Healthcare has undergone a series of reforms since the New Year, but the freedom of consumer choice remains an area relatively untouched in ongoing debates.
While it is standard for physicians to provide patients with professional referrals, in most cases, patients are not limited to those recommendations and can choose their own providers – including physical therapists.
There are currently 46 states, including Georgia, that allow you to go directly to a physical therapist without a physician’s referral.
But having the freedom to choose your own physical therapist can be a daunting task.
There are a number of questions to ask and factors to consider when selecting your physical therapist, and with high co-pays, you don’t want to waste time or money on a physical therapist that just isn’t working for you.
Take these several factors into account when searching for the right physical therapist to treat your condition.
First and foremost, research the background of any potential physical therapist.
Currently, all new physical therapy graduates must earn a minimum of a master’s degree and, according to the American Physical Therapy Association (APTA), most licensed and working physical therapists will have a Doctor of Physical Therapy (DPT) degree by 2020.
And while education can speak volumes about a physician’s knowledge, experience is equally important in choosing your physical therapist. Be sure to ask how many years of experience the therapist has, and use that information to make your decision.
Remember, one isn’t always better than the other, and ideally you would like to find a physical therapist with a good balance of the two.
Also, make sure you are always receiving treatment from a licensed physical therapist.
Physical therapists are licensed by the state in which they practice, and knowing your physical therapist is licensed can ease doubts you may have about the potential effectiveness of your treatment.
If you are receiving care from a physical therapist assistant, be sure they are supervised by a licensed physical therapist.
Every diagnosis is different, as is treatment, and it is important to keep this in mind when choosing your physical therapist.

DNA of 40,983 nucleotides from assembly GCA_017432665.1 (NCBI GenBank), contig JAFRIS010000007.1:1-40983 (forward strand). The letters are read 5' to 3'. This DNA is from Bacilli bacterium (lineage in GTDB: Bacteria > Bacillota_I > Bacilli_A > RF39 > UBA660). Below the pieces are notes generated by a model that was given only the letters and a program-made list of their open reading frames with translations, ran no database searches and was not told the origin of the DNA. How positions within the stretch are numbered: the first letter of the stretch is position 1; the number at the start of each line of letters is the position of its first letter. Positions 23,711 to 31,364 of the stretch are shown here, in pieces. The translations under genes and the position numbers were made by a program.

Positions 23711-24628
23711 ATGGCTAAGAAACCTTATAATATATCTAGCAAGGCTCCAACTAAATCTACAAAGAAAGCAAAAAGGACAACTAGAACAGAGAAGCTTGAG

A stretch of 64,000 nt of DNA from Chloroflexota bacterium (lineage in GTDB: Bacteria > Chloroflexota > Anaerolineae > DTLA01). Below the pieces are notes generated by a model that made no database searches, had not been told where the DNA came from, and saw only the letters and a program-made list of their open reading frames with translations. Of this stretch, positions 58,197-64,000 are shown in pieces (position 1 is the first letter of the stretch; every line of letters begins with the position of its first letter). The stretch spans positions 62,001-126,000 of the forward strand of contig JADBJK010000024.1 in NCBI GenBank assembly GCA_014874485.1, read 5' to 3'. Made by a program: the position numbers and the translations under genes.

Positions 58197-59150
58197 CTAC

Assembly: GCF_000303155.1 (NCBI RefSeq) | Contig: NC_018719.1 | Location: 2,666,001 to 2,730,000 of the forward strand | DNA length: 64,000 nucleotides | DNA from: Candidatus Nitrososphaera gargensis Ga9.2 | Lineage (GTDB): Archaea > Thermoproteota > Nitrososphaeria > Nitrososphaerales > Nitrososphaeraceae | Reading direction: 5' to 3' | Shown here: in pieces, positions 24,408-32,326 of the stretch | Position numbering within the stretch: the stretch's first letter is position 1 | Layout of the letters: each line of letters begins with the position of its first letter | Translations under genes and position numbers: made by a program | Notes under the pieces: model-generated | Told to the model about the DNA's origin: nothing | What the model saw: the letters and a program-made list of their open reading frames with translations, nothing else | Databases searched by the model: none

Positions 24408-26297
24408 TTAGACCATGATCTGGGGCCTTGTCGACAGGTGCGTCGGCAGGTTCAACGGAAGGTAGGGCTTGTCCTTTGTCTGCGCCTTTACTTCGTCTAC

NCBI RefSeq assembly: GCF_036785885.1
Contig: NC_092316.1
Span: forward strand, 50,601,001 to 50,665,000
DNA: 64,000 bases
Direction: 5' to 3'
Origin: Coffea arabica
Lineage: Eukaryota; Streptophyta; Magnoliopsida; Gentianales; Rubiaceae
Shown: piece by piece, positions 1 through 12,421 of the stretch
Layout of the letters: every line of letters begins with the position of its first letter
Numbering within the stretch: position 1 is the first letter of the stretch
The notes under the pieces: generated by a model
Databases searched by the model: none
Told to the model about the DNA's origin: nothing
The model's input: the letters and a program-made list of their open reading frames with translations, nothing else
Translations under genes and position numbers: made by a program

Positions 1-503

A majority of physical therapists graduate as generalists and go on to earn specialization certifications that allow them to develop skills in specific areas of practice.
Many physical therapists specialize in treating body parts – such as hands, shoulders and knees – while others may focus on treatment that is unique to sports injuries, stroke rehabilitation or pre- and postnatal care.
According to the APTA, physical therapists can also be certified in eight specialist areas: orthopedics, sports, geriatrics, pediatrics, cardiopulmonary, neurology, women’s health, and clinical electrophysiology.
By better understanding different areas of specialization, you can help narrow your choices.
Remember, physical therapy will also involve an evaluation of your current problem, as well as medical issues that existed before treatment to help determine the best approach. Therefore, discuss any concerns up front to ensure your physical therapist carries skill sets you need.
Physical therapy visits are not a one-time appointment. In many cases, patients are required to visit their physical therapists several times a month, if not a week, to receive treatment.
Make sure you are seeing the same physical therapist for every visit to establish a relationship with a single person who knows your case and plan of care.
Also ensure your clinic accepts your insurance plan. Some policies may require copayments for services, so have your physical therapist’s clinic help you estimate total costs.
When looking into physical therapy, it is important to remember that you are in control of your health and your choice. So take the time to find the best match for your needs.